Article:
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Renewables Face Long Wait Times

By NAM News Room

Wind and solar-energy projects are experiencing multiyear wait times to connect to the power grid—only to be hit with fees they can’t afford once they reach the front of the line, according to CNBC.

What’s going on: “To connect a new source of power to the U.S. electric grid requires generators to go through an application process. … This application process, called the interconnection queue, is delaying the distribution of clean power and hampering the U.S. in reaching its climate goals.”

  • Electricity generators that have spent millions on renewables projects are being told their cost to connect to the grid has increased suddenly, sometimes more than 19 times the initial quote. 
  • On average, it took a new project 25 months to get from application filing to an interconnection agreement being reached.

Why it’s important: “There are efforts underway to improve the efficiency of the process, but they’re fundamentally putting a Band-Aid on top of an even deeper problem in the United States: There isn’t enough transmission infrastructure to support the energy transition from fossil fuel sources of energy to clean sources of energy.”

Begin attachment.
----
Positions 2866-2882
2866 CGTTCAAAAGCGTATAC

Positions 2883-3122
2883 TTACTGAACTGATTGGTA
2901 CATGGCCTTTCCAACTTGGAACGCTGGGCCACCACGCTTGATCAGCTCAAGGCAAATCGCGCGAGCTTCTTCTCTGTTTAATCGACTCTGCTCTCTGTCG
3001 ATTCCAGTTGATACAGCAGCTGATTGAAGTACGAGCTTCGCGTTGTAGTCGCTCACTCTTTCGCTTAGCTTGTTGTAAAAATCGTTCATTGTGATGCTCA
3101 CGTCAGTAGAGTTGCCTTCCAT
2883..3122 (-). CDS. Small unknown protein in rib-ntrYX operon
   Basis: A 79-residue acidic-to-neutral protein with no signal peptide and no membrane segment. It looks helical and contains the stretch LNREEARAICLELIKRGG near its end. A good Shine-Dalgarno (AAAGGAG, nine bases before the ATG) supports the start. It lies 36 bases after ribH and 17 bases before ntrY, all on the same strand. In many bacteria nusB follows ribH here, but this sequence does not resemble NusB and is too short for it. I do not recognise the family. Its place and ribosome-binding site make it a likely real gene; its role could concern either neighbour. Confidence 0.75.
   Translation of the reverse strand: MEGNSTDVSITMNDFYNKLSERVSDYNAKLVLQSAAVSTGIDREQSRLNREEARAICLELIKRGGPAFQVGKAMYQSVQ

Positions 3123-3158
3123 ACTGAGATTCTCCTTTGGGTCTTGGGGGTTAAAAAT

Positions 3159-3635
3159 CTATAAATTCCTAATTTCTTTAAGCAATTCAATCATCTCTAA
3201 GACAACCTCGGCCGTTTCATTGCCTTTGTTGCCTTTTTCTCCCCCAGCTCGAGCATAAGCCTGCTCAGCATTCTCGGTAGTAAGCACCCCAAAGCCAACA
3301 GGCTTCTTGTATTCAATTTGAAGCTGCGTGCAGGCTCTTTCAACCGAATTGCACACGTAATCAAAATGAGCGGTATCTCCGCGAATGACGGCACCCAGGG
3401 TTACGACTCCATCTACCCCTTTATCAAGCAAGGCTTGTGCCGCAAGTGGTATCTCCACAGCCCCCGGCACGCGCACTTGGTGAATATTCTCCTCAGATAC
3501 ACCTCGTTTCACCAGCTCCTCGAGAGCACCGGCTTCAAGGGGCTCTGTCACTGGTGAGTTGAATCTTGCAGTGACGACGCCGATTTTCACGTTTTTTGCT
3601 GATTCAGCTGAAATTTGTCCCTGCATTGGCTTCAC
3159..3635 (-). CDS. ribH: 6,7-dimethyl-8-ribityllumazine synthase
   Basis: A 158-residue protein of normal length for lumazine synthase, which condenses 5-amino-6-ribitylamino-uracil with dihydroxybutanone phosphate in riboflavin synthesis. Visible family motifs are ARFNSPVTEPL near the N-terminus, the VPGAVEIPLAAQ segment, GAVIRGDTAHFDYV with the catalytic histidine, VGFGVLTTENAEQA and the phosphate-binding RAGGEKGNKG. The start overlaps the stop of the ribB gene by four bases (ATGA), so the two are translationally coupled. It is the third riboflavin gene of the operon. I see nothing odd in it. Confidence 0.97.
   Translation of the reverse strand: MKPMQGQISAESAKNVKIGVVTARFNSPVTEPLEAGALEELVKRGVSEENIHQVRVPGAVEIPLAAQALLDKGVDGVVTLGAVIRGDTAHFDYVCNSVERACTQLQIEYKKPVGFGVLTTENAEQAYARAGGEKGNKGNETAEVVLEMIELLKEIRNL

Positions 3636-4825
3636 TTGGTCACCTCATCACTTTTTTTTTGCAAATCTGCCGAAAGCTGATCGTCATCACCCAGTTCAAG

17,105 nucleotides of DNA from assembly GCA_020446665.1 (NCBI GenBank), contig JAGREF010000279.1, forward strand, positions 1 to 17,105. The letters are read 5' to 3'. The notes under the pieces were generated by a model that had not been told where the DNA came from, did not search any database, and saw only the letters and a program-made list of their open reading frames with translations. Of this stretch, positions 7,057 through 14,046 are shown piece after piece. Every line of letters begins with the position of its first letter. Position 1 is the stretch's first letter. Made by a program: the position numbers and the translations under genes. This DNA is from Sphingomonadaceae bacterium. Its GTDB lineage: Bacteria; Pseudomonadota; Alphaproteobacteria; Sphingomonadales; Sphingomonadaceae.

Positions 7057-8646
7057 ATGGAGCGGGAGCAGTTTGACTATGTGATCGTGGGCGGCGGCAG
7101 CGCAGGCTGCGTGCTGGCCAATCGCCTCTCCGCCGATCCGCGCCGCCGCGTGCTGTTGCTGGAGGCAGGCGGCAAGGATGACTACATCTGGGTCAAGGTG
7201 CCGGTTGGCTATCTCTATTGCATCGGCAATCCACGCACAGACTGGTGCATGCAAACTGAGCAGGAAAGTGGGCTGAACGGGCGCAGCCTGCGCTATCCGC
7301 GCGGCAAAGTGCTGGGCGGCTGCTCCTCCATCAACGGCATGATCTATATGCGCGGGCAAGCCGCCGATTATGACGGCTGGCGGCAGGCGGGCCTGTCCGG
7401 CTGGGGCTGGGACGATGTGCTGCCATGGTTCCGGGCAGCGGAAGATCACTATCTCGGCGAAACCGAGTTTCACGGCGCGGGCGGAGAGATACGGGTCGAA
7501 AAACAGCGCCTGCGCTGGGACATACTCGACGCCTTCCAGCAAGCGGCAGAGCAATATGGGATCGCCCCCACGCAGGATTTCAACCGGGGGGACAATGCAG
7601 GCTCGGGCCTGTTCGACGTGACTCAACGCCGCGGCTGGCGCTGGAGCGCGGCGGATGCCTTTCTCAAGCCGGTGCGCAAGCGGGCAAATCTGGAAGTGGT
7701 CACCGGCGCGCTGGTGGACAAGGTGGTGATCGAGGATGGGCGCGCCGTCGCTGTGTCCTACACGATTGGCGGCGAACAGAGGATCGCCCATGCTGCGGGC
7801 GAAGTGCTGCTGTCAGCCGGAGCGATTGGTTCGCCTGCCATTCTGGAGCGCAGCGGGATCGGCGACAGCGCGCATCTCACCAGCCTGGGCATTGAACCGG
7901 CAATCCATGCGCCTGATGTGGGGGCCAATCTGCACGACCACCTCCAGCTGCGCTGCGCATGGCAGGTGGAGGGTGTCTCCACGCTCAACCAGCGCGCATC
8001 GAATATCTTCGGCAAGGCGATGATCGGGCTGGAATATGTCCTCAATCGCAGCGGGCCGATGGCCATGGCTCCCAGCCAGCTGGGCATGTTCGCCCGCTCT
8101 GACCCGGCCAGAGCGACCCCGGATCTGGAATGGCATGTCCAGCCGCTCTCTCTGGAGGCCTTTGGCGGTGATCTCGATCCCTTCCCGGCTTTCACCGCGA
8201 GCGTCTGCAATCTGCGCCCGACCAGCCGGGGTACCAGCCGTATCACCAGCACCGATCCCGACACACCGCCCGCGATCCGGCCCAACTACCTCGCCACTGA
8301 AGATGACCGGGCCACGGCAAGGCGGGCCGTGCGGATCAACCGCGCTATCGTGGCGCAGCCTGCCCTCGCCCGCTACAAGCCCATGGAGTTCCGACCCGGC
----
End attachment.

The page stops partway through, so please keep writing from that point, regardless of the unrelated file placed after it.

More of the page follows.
• The entire U.S. electrical grid has installed capacity of 1.250 gigawatts, and there are 2.020 gigawatts of capacity in the interconnection queue.
  • The problem stems from a 1996 Federal Energy Regulatory Commission order that mandates service be provided to generators “on a nondiscriminatory basis.” It’s a process that was not designed with renewables in mind.

A model state: “The long application timelines and expensive upgrades have made Texas a desirable place to build renewable energy projects because the state has its own interconnection application process. … Texas doesn’t require the same level of network upgrades to get power generation connected to the grid so getting a project online in Texas is faster and lower cost than the rest of the country.”

The NAM says: “Anecdotes and experiences like these are why permitting reform continues to be a top priority for manufacturers,” said NAM Director of Energy and Resources Policy Chris Morris.

  • “Without streamlined and efficient processes to deploy cutting-edge technologies and integrate them securely into the grid, projects will continue to experience delays and incur unexpected fees. Manufacturers applaud the House of Representatives prioritizing and passing a permitting reform package, and the NAM continues to work with the Senate and all policymakers to enact meaningful permitting reforms.”
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